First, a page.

The configuration model for BarabasiAlbert networks
Abstract
We develop and test a rewiring method (originally proposed by Newman) which allows to build random networks having preassigned degree distribution and twopoint correlations. For the case of scalefree degree distributions, we discretize the tail of the distribution according to the general prescription by Dorogovtsev and Mendes. The application of this method to BarabasiAlbert (BA) networks is possible thanks to recent analytical results on their correlations, and allows to compare the ensemble of random networks generated in the configuration model with that of “real” networks obtained from preferential attachment. For β≥2 (β is the number of parent nodes in the preferential attachment scheme) the networks obtained with the configuration model are completely connected (giant component equal to 100%). In both generation schemes a clear disassortativity of the small degree nodes is demonstrated from the computation of the function k_{nn}. We also develop an efficient rewiring method which produces tunable variations of the assortativity coefficient r, and we use it to obtain maximally disassortative networks having the same degree distribution of BA networks with given β. Possible applications of this method concern assortative social networks.
Keywords
Configuration model BarabasiAlbert networks Assortativity and disassortativity Rewiring methodIntroduction
In spite of the large number of existing studies on BarabasiAlbert (BA) networks, their twopoint correlation functions have been completely analysed only recently by Fotouhi and Rabbat (2013), who have given the full expressions of the conditional probabilities P(hk) in the large network limit for any value of the parameter β (the number of parent nodes in the preferential attachment process).
Concerning the assortativity properties of BA networks, in previous work some estimates of the Newman coefficient r were found (Newman 2002). According to these estimates, for large N (number of nodes), r vanishes as − ln2N/N. It was therefore generally believed that BA networks are almost uncorrelated, and numerical simulations appeared to confirm this. However, more recent asymptotic estimates (Fotouhi and Rabbat 2018; Bertotti and Modanese 2019) yield a different result: r vanishes only as \(\ln ^{2} N/\sqrt {N}\) for large N. It should be recalled that for real networks with the same scalefree exponent (γ=3), the r coefficient is always small in absolute value, so even this small total disassortativity is significant.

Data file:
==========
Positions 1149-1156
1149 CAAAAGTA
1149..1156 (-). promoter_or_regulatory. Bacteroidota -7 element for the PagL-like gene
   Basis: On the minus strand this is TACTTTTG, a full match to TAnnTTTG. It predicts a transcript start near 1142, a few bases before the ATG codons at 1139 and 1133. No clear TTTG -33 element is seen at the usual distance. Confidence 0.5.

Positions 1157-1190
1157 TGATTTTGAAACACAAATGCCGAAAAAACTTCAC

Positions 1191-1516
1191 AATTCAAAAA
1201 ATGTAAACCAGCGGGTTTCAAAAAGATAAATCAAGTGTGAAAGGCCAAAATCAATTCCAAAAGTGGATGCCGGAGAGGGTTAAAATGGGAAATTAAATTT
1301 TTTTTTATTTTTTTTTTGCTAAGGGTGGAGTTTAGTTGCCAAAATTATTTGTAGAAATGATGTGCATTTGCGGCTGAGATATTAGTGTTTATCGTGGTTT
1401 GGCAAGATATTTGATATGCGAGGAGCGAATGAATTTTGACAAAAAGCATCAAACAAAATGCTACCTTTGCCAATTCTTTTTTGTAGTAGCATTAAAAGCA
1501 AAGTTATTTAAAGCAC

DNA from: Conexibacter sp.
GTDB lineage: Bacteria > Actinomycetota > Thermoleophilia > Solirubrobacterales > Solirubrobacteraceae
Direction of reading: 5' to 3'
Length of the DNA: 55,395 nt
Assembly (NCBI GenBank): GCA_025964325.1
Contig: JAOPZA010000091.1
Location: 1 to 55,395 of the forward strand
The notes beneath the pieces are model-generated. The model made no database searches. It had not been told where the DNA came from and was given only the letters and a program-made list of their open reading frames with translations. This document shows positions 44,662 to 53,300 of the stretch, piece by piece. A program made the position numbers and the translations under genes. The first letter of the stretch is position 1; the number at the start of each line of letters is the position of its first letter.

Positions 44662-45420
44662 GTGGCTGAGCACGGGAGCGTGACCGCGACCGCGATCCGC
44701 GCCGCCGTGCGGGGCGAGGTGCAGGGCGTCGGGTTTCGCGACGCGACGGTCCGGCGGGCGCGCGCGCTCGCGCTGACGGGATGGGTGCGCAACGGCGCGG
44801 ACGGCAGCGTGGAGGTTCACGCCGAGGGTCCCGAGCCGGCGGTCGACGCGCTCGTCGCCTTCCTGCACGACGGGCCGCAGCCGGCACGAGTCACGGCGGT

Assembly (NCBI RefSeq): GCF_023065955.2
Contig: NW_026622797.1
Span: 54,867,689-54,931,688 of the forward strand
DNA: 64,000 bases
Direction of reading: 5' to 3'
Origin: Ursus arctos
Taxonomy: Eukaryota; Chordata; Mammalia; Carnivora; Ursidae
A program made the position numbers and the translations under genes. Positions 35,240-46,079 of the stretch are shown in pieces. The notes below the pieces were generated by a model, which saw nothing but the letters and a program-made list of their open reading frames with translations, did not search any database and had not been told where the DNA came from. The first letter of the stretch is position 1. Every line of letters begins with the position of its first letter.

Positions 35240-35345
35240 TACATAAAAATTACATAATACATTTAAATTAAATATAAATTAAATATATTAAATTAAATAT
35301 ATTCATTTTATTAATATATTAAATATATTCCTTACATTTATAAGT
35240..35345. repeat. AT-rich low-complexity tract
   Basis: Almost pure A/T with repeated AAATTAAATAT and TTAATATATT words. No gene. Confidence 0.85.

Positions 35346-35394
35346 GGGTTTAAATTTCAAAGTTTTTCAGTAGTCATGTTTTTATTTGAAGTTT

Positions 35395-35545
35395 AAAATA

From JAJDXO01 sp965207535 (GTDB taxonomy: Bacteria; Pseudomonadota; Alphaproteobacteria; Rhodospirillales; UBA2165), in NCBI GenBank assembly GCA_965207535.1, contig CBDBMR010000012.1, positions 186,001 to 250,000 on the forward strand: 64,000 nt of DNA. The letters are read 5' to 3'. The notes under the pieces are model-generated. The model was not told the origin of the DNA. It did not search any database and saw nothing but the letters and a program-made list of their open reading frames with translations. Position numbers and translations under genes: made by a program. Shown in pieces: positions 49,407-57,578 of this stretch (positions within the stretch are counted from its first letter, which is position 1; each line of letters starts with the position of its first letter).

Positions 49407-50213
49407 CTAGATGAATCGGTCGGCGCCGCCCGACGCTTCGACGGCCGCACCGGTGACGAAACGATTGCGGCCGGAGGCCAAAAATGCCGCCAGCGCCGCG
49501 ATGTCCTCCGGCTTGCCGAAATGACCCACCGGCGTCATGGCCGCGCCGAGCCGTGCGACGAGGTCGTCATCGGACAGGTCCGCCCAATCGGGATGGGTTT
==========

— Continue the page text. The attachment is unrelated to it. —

By computing the function k_{nn}(k) of BA networks (average nearest neighbor degree of a node of degree k) we have shown in (Bertotti and Modanese 2019) that it is strongly decreasing for small k and slowly increasing for large k. This means that the total slight disassortativity measured by the r coefficient is in fact the result of an unexpected mixed assortative/disassortative behavior of these networks.
Times (in years) of the diffusion peak in the Bass diffusion model on networks for eight different scalefree networks with exponent γ=3, for three different values of the imitation coefficient q
Diffusion times  

network  q=0.30  q=0.38  q=0.48 
BA1  4.84  4.22  3.64 
BA2  5.20  4.54  3.94 
BA3  5.40  4.74  4.10 
UNC  5.50  4.84  4.20 
BA4  5.54  4.86  4.22 
BA5  5.66  4.96  4.32 
DIS  5.76  5.06  4.40 
ASS  6.00  5.50  4.98 
In this work we use for the first time the correlation functions found in (Fotouhi and Rabbat 2013) in order to build in the configuration model networks which display these peculiar correlations, and investigate their properties.
The configuration model (Newman 2010) is a method for the generation of random networks having an assigned degree distribution. It is therefore a powerful extension of the original concept of random network introduced by Erdös, and has been extensively studied with analytical and numerical methods, especially for the case of scalefree networks. Classical results concern the conditions for the formation of a giant component (Molloy and Reed 1995) and its clustering features.
Some authors have also raised the question of whether it is possible to generate networks with preassigned correlations. Newman has proposed for this purpose in (Newman 2003) a method based on a degreepreserving rewiring procedure; more recently, the issue has been also discussed by Bassler et al. (2015) and by Boguna et al. (Boguná and PastorSatorras 2003). The practical applications of these ideas have been, until now, rather limited. Yet, from the applicative point of view the possibility of an efficient generation of networks with given correlations is quite attractive.
For example, social networks are known to be generally assortative, and in order to study diffusion processes on these networks in the meanfield approximation it is very useful to construct mathematically certain families of assortative correlation matrices (Bertotti et al. 2016). If it is possible to produce explicit realizations of networks with such correlations, these can be used to obtain a further characterization of the diffusion process, possibly also with agentbased methods etc. In fact, an assortative rewiring has been proposed already in (Newman 2003) and in (XulviBrunet and Sokolov 2004), but with some limitations; in the first case the assortative matrices employed do not generally satisfy a positivity criterium, in the second case no correlations matrices are employed, and the rewiring criterium works on an heuristic basis.